Here’s How Women Can Do A Breast Self-Exam And Detect Cancer Early

Breast cancer is by far the most common form of cancer affecting women worldwide. Increase your chances of fighting breast cancer before it spreads through these easy steps for early detection.

Here’s How Women Can Do A Breast Self-Exam And Detect Cancer Early

Did you know? Breast cancer is by far the most common form of cancer affecting women worldwide and the incidence has been increasing steadily in the past few years. According to a report from the Philippine Star last year, our country has the highest prevalence of breast cancer among 197 countries, with one out of 13 Filipinas developing this illness in her life and it being one of the top causes of death in Filipino women.

The life threatening disease is, for sure, women’s number one enemy. Still, at this point in time, not much is known about what causes the life-threatening disease. But one of the most effective ways to treat it is through early detection. When it is diagnosed as early as possible and women are given the adequate treatment needed before it has advanced into graver stages, there is a better chance of controlling breast cancer and getting cured.

The United States’ National Breast Cancer Foundation, Inc. says mammograms are the best way to discover lumps before they can even be felt. It’s always good practice to get screened regularly, especially if your family has a history of breast cancer. But, aside from that, detection can also be done alone and in the comfort of your homes through regular breast self-examination. Increase your chances of fighting breast cancer before it spreads through these easy steps.

Woman holding a pink ribbon as an awareness of Breast Cancer Day, October, 1, 2020.
The pink ribbon has become an international symbol for breast cancer awareness. (Photo by Angiola Harry / Unsplash)

1. Observe

With arms raised above your head, face the mirror and inspect your breasts carefully. Look for any changes in the shape and color — are there any redness, soreness, swelling, dimpling or or bulging of skin? Check if your breasts appear more sore and red than usual too. Pay attention to your nipples too and see if there’s any discharge and if one has changed in position or has become inverted. Afterwards, look out for any of these abnormal changes again, but with your shoulders straight and arms firmly pressed on your hips.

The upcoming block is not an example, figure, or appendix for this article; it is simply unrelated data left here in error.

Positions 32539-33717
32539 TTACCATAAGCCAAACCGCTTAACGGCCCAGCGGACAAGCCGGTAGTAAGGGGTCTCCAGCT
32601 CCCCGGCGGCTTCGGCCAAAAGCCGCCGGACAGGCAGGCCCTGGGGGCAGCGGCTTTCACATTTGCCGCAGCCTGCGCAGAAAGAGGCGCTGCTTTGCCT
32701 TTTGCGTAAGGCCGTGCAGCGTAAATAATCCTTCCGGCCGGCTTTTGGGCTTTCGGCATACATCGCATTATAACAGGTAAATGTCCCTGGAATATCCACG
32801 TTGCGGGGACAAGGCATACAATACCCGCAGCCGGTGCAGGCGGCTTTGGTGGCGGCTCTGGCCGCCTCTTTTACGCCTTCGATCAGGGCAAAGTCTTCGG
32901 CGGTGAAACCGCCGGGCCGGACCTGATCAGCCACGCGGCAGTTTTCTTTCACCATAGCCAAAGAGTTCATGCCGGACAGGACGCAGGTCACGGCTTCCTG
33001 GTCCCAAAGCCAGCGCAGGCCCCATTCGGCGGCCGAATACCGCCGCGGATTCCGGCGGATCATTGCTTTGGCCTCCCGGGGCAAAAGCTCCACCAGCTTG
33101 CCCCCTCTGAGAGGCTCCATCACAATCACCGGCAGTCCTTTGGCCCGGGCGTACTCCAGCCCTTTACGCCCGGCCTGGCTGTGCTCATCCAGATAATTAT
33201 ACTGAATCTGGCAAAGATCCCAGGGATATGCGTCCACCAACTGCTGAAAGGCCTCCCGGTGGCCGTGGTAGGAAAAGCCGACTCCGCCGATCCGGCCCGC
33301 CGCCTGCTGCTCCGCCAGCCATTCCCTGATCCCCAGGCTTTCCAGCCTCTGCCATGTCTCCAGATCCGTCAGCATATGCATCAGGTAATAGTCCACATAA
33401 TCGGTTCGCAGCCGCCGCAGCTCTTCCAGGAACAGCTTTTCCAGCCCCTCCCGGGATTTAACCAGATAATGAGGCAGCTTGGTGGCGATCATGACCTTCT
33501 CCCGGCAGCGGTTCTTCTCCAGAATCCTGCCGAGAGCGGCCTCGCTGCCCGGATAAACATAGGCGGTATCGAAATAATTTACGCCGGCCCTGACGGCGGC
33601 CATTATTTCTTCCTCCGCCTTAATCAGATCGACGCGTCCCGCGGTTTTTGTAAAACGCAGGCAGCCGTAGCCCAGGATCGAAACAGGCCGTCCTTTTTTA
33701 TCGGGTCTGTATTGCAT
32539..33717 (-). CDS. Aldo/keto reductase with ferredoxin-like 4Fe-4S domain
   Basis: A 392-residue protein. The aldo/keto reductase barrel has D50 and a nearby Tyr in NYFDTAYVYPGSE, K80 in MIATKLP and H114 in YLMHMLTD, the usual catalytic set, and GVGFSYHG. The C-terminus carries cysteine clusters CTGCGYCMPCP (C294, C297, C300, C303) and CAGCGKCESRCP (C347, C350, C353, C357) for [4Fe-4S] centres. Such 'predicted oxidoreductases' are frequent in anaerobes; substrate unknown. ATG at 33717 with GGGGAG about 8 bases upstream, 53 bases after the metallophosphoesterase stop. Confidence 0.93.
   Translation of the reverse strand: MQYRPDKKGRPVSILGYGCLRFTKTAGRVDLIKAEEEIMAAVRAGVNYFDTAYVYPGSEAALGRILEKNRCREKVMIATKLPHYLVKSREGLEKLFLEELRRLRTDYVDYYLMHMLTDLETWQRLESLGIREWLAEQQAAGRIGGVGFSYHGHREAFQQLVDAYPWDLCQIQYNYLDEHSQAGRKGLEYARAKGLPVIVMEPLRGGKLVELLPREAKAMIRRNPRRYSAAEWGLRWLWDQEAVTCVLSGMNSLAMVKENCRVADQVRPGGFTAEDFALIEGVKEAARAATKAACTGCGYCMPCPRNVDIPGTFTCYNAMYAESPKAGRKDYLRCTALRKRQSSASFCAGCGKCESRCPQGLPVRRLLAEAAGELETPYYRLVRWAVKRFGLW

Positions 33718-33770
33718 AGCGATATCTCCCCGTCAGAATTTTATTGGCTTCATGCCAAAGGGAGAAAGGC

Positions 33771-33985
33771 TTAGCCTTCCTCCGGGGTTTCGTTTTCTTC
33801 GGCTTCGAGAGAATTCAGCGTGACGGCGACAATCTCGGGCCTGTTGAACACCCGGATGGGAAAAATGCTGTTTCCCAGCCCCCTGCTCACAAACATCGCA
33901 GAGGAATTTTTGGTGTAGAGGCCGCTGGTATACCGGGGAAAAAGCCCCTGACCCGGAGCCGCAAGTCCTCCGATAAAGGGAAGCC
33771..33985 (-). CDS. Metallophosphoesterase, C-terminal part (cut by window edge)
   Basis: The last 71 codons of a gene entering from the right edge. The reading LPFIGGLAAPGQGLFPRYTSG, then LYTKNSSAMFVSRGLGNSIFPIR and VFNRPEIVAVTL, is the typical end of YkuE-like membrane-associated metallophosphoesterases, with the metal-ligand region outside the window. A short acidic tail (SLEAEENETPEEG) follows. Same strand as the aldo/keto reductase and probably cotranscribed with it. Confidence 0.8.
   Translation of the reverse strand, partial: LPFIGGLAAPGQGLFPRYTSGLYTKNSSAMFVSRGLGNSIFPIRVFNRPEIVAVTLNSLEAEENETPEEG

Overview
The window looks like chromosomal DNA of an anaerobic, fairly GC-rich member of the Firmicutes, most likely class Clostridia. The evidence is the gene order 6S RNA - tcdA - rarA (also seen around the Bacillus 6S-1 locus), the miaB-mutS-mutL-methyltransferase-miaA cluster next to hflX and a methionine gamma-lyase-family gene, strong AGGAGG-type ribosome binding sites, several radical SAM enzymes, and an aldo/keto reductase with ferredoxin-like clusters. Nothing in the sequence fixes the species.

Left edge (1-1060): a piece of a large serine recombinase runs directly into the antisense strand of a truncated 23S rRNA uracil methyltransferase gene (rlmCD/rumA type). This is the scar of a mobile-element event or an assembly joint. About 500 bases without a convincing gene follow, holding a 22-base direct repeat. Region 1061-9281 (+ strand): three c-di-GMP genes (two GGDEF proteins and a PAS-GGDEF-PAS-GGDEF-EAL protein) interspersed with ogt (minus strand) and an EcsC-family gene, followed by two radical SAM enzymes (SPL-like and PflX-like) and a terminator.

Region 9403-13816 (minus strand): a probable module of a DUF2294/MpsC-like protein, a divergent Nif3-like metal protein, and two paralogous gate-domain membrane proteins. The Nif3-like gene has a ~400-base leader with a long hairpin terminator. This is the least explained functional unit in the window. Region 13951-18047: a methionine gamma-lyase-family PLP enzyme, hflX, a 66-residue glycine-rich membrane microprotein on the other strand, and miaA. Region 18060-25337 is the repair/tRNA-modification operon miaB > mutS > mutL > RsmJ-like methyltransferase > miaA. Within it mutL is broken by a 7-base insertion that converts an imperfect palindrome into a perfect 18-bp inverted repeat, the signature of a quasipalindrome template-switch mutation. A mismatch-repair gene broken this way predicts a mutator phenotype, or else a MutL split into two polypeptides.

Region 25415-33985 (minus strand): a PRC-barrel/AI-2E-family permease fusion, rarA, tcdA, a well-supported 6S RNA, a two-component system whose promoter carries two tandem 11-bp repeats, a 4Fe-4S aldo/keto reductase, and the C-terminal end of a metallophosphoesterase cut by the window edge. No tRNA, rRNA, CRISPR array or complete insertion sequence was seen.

2. Feel for changes

In front of the mirror or while taking a bath, place your arm behind your head. With three of your middle fingers, press down with a light, medium, and firm pressure on your entire breast and armpit area. Check for any lump, thickening, or hardened knots and note anything out of the ordinary. Use a circular motion and follow a pattern to not miss any parts during your breast self-exam. Repeat on your other breast.

Afterwards, do this again lying down, with a pillow placed underneath your shoulder. As the breast tissue spreads evenly, use light, medium pressure once again to feel for any differences and lumps. Squeeze your nipples as well and be wary of any abnormal discharge.

Woman in white towel about to do a breast self-exam.
Try to do a breast self-exam every month to detect signs early.

3. Consult a doctor

If you notice any of the aforementioned warning signs in your breast self-exam, don’t panic. Finding lumps or discharges should never be ignored, but it doesn’t always necessarily mean you have breast cancer. In fact, National Breast Cancer Foundation, Inc. says only a small percentage of lumps turn out to be cancerous. Keep your calm and consult your doctor as soon as possible. To schedule an appointment without any hassle, check out SeeYouDoc’s convenient online booking system. The platform allows you to search through thousands of health professionals and filter them based on their specializations and clinic locations. This way, you’ll easily be able to find an doctor near you to properly diagnose and treat your issues.

4. Make it a habit

Regardless if you find any changes or not, make it a point to do the breast self-exam at least once every month. While family histories do increase the risk for the disease, there’s no saying who might contract it. Plus, there have been no conclusive studies yet that can pinpoint at what point in life a woman might get the disease, that’s why frequent monitoring is key to controlling the disease. Being aware of your own body and always keeping guard are what would help you effectively fight this threat.

Sources: WHO, National Breast Cancer Foundation, Inc.,, Philippine Star1.